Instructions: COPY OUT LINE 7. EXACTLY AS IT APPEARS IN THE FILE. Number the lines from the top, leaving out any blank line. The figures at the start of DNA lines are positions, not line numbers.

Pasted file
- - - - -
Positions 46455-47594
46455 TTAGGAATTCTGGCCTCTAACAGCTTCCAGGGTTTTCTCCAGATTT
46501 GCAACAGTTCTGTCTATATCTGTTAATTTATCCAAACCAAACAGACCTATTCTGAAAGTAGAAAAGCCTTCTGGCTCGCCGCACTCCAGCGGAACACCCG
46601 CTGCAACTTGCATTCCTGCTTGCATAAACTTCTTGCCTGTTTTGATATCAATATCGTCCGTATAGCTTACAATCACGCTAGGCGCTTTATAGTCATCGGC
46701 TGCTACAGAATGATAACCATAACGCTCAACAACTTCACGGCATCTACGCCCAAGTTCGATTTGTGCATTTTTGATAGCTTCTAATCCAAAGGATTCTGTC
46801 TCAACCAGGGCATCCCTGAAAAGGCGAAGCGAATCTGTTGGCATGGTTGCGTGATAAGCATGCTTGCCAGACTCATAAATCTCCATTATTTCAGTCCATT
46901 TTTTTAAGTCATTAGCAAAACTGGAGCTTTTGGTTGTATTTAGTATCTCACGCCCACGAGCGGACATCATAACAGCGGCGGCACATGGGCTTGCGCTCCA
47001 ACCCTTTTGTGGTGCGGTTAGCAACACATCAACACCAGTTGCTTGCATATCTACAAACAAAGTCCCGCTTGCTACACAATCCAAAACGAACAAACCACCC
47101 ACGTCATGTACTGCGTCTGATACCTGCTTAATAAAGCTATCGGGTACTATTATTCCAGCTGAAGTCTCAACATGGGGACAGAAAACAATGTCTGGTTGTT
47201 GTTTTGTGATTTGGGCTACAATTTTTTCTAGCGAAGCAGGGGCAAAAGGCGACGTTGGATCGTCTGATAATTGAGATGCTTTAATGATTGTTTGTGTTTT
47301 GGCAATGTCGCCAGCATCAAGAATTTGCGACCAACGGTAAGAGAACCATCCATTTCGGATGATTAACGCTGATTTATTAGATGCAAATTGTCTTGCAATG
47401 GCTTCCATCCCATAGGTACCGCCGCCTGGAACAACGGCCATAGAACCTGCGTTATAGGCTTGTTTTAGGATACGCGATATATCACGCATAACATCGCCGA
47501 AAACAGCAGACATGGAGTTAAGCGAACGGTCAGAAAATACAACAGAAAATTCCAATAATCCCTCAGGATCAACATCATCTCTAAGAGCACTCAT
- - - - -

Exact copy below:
46901 TTTTTAAGTCATTAGCAAAACTGGAGCTTTTGGTTGTATTTAGTATCTCACGCCCACGAGCGGACATCATAACAGCGGCGGCACATGGGCTTGCGCTCCA